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A review of 7 years of complaints in an inner-city accident and emergency department.
  1. M T Hunt,
  2. M E Glucksman
  1. Accident and Emergency Department, King's College Hospital, Denmark Hill, London, UK.

    Abstract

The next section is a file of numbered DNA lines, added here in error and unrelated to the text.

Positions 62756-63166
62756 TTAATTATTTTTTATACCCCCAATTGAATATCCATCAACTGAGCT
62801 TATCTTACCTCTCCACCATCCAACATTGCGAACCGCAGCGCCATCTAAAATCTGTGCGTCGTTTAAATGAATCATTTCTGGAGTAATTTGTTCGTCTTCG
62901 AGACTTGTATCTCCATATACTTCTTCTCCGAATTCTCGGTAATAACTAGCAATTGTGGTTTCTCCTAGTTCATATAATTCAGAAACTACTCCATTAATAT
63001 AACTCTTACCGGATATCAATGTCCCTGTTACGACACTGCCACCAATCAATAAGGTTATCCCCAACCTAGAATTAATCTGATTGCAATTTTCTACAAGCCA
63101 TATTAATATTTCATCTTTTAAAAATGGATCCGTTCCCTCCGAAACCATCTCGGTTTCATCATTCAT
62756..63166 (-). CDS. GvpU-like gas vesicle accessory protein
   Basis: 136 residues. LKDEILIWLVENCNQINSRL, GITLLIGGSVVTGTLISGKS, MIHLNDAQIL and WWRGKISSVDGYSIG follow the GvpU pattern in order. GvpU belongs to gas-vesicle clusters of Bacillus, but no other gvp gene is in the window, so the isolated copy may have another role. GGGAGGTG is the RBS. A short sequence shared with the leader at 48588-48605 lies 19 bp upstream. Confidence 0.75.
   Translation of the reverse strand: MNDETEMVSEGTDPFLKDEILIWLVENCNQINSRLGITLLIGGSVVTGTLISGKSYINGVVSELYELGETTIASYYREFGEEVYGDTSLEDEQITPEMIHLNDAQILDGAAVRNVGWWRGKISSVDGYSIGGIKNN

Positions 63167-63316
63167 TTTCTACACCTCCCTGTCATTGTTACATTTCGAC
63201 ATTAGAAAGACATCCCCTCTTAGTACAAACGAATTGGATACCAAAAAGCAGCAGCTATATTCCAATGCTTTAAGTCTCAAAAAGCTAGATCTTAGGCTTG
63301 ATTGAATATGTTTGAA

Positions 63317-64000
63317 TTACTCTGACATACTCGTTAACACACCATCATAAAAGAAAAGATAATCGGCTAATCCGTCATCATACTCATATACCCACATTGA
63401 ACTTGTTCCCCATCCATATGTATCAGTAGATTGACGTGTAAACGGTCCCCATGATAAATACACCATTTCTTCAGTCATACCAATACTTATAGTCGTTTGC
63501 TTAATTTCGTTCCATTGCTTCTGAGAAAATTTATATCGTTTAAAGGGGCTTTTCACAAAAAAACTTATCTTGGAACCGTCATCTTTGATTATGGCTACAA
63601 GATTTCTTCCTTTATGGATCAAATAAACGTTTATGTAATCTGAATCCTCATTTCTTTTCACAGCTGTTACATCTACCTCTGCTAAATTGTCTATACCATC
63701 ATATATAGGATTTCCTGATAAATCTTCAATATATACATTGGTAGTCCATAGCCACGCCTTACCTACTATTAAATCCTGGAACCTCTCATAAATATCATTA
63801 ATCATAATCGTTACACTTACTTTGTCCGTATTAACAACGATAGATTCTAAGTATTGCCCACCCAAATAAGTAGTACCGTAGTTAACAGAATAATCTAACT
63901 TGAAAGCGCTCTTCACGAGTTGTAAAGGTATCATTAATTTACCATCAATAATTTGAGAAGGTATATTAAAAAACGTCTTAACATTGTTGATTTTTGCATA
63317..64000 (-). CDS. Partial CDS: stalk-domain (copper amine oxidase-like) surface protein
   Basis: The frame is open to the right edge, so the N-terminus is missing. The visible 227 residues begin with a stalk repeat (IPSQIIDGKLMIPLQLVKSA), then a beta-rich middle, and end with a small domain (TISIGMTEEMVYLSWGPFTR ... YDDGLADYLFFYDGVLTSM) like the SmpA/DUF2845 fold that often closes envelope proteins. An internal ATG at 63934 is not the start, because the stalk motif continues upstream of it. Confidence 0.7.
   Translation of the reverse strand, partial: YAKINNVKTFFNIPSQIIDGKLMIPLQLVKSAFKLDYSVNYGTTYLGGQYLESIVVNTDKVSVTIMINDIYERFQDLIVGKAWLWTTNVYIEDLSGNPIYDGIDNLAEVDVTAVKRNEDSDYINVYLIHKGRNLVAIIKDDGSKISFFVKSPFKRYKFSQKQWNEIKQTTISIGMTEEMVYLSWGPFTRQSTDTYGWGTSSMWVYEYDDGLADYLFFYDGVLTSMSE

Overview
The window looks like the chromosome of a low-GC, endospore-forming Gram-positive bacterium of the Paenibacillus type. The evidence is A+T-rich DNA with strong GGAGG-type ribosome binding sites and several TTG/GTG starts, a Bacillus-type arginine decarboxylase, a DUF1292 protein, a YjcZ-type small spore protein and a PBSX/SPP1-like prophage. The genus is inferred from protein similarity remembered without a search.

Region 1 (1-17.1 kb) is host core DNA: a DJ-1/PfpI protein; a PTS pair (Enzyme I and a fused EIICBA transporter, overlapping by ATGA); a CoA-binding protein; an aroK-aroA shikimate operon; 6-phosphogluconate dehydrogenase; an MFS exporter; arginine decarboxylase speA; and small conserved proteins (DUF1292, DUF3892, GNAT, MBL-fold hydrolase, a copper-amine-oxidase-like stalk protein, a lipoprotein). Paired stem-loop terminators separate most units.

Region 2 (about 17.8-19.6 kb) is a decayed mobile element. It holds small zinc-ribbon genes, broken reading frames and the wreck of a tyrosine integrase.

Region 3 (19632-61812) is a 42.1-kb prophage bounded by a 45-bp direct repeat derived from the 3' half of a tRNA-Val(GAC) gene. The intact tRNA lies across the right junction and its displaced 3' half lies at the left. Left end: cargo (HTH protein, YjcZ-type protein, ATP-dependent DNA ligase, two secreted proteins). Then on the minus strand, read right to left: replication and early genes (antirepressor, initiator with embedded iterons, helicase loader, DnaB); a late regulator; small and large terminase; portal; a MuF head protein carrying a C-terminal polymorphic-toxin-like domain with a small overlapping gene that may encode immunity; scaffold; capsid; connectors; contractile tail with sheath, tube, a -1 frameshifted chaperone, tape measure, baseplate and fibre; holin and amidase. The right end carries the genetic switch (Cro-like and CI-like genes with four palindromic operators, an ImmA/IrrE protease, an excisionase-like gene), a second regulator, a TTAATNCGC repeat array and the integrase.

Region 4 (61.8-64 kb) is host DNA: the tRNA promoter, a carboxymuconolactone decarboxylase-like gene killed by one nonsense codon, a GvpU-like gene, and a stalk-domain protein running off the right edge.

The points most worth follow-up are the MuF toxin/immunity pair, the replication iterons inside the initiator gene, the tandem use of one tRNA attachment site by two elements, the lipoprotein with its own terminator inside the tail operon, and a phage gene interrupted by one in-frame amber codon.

In 7 years between 1982-88, 122 complaints were lodged against the Accident and Emergency department of King's College Hospital. A high percentage mentioned more than one aspect per complaint. Commonest were those regarding attitude (37.7%), missed diagnosis (36.6%), waiting time (32.8%), cursory examination (14.7%) and poor communication (11.5%). These causes of complaint are amenable to improvement. Training in interpersonal skills may reduce complaints of attitude. A high index of suspicion for the unusual and careful examination of patients would reduce complaints of missed diagnosis. Sufficient medical and nursing staff would reduce waiting time and improvements in communication with patients would keep this aspect to a minimum. Complaint investigation can be time consuming, when dissatisfaction is expressed explanations at the time of presentation by senior staff members may head-off a formal complaint.

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